Updated: People's Party of Canada uses photo of Japanese Canadian internment in ad against multiculturalism
Update (September 27): The video in question has been removed from the People's Party of Canada (PPC) Facebook webpage, but is still viewable elsewhere on Facebook.
A new version of the video, with the previous segment at the 0:13 mark edited out, has been released. The series of historical photos, including one of the Japanese Canadian internment, has been replaced with footage of Bernier talking.
Bernier tweeted the new video today at 10:18 a.m.
However, the PPC has not issued any statement or apology about the original video.
As the Georgia Straight did not receive a response from the PPC for an interview request made yesterday, we have contacted the PPC a second time for comment.
Japanese American activist George Takei, who underwent the internment in the U.S., took to social media to express his condemnation of the use of the image.
Takei had recently visited the former Japanese Canadian internment site of Tashme near Hope, B.C., on September 2 before his Vancouver book-signing event of his graphic novel, They Called Us Enemy, which tells the story of his internment experiences.
Original article (September 26):
An ad released by the People's Party of Canada (PPC) against Canada’s official multiculturalism policy has sparked criticism for its use of a photo from a dark chapter in Canadian history during the Second World War.
On September 23, the PPC released a video ad about Canadian identity and multiculturalism.
The ad features PPC leader Maxime Bernier talking his party’s plan to repeal the Multiculturalism Act and to eliminate all funding for promoting multiculturalism.
Bernier explains that immigrants who came to Canada in the past used to keep “some aspects of culture of origin” and became Canadian but “with a distinct flavour”. He says this type of multiculturalism enriches Canada.
However, he says the current multicultural policy “encourages immigrants to keep the values and culture they left beind instead of integrating into Canadian society and adopting Canadian values and culture”, such as democracy, individual rights and freedoms, and equality for all genders, ethnicities, religion, and sexual orientations.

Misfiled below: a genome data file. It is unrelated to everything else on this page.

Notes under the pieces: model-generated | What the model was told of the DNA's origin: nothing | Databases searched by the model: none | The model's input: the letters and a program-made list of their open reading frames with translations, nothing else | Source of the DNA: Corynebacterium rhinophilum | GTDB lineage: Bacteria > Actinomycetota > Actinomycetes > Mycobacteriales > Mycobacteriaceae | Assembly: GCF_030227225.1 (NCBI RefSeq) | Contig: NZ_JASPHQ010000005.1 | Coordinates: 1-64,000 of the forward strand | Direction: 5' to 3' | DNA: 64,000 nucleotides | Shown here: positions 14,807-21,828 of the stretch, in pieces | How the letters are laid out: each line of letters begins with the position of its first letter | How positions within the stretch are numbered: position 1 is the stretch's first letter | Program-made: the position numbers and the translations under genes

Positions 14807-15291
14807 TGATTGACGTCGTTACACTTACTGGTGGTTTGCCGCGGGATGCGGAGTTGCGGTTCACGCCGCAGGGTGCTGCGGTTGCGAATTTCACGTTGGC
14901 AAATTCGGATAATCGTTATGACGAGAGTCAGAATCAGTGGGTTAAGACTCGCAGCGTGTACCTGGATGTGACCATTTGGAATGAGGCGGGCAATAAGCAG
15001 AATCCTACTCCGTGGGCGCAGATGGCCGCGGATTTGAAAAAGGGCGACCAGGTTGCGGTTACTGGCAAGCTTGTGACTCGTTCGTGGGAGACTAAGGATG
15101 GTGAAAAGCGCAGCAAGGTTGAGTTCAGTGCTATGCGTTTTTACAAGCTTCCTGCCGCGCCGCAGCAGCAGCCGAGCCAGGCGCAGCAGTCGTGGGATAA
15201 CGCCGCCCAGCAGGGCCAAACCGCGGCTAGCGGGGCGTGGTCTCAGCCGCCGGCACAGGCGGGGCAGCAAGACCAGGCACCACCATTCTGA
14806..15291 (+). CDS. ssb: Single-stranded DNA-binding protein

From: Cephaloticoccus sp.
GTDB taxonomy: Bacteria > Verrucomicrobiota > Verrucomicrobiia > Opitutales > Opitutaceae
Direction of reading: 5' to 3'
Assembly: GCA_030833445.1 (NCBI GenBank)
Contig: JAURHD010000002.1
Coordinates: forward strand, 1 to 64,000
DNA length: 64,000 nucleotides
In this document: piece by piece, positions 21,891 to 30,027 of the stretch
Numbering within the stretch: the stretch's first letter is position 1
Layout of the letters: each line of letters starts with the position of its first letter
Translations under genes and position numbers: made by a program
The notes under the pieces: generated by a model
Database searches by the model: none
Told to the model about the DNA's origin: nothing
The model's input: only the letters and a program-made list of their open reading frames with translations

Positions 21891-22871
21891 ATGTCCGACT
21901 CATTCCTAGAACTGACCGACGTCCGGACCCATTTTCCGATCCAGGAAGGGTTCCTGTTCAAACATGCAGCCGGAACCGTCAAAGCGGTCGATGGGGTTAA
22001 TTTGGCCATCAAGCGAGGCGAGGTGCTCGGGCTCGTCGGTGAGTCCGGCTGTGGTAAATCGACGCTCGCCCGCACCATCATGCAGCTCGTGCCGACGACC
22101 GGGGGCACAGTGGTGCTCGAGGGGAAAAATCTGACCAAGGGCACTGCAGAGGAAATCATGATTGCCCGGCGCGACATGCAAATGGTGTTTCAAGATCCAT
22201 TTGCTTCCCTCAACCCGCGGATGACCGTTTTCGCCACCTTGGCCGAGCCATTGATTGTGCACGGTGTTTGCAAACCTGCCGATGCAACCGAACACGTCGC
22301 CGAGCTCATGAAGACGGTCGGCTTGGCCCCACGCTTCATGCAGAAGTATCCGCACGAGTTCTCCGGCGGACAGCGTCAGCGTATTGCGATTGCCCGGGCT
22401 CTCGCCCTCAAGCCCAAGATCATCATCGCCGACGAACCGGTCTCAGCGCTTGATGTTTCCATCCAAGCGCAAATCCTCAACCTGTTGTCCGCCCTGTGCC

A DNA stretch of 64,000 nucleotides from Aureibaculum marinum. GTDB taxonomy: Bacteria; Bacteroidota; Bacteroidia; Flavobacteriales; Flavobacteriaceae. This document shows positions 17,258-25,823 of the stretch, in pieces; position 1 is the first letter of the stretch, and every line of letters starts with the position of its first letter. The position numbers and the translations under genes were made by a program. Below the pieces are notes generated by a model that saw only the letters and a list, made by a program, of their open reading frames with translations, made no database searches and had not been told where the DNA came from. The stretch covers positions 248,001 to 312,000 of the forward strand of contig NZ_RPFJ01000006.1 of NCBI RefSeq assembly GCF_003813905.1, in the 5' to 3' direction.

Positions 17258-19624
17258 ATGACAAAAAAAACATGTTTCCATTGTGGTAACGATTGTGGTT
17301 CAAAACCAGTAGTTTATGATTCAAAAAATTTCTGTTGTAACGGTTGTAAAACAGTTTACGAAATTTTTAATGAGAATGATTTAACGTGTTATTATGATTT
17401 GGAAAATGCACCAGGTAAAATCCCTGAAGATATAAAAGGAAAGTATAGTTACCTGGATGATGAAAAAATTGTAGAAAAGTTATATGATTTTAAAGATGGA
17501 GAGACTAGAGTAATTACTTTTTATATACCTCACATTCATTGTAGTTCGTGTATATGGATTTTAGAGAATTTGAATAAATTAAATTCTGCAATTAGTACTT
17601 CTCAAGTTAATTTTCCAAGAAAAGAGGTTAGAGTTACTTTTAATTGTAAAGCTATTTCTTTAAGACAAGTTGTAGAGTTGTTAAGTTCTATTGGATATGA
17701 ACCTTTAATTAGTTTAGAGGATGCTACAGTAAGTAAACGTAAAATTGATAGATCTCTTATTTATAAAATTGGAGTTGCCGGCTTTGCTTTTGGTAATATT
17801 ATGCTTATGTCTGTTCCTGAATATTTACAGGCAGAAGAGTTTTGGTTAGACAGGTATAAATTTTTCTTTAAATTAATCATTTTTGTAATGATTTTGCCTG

“Official multiculturalism is based on the idea that there is no unified Canadian society and no distinct Canadian identity to integrate into, and that we are just a collection of ethnic and religious tribes living side by side,” Bernier states.
But as Bernier talks, there is an image that has created concern and confusion.
At the 0:13 mark, Bernier states “In the past, immigrants who came to Canada readily integrated into our society”. As he says this, a series of historical photographs appear. Among them is a black-and-white photograph of Asian people boarding a Canadian Pacific train near a building that says “Slocan City”.
However, that image is of Japanese Canadians who were interned in B.C. during the Second World War as they were being repatriated to Japan. The photo can be found on the website for the National Association of Japanese Canadians (NAJC) with the caption " 'Repatriation' to Japan, Slocan, 1946. NNM 1918.104.22.168.". The ad does not specify the historical context of the photo.
During the Second World War, 22,000 Japanese Canadians were forcibly removed outside of a 100-mile exclusion zone along the British Columbian coast under the War Measures Act, and all of their possessions and property left behind were sold off by the government.
Even after the war ended, interned Japanese Canadians were forced to either move to eastern Canada or repatriate to Japan, a country that was foreign to many Canadian-born internees.
Slocan, B.C., was the site of one of the Japanese Canadian internment camps, and it was also a departure point for those who were sent to Japan in 1946, even though Japan had surrendered in 1945. Three of the most famous Japanese Canadians—environmentalist David Suzuki, Obasan author Joy Kogawa, and architect Raymond Moriyama—were interned at Slocan.
The Canadian government officially apologized for the internment and offered redress in 1988. The B.C. government formally apologized in 2002 and the City of Vancouver also apologized in 2013 for its role in the internment.
In response to the PPC video, the NAJC released a statement today (September 26) about the image in the ad, saying that they are "deeply disturbed" by its inclusion.
“This photo depicted in Mr. Bernier’s video is not a moment of welcoming new Canadians,” NAJC director, Young Leaders Committee chair, Alex Miki stated in a news release. “It is a moment depicting Japanese Canadians being derided and subjected to sweeping, merciless political violence. We remain puzzled if Mr. Bernier endorses such actions or if this was an error as a result of ignorance to past injustices by the Canadian Government.”
The NAJC went on to affirm their support for equality in Canada.
"As this year marks the 70th anniversary of Japanese Canadians being granted the right to vote in B.C., we are reminded of those whose civil rights and liberties were denied and we hope that as this federal election approaches, Canadians join the continued fight for a just society committed to equal human rights for all and the elimination of racism and discrimination."
The Georgia Straight is contacting the PPC to find out why the image was used in the advertisement.
On September 23, Global News reported that a former U.S. neo-Nazi group leader, a former Soldiers of Odin member, and a Pegida Canada official were among the signatories submitted to Elections Canada that helped the PPC officially register as a political party.
Bernier made appearances in Metro Vancouver on September 25 at the Hellenic Community of Vancouver and at a Surrey Board of Trade event at a Surrey hotel.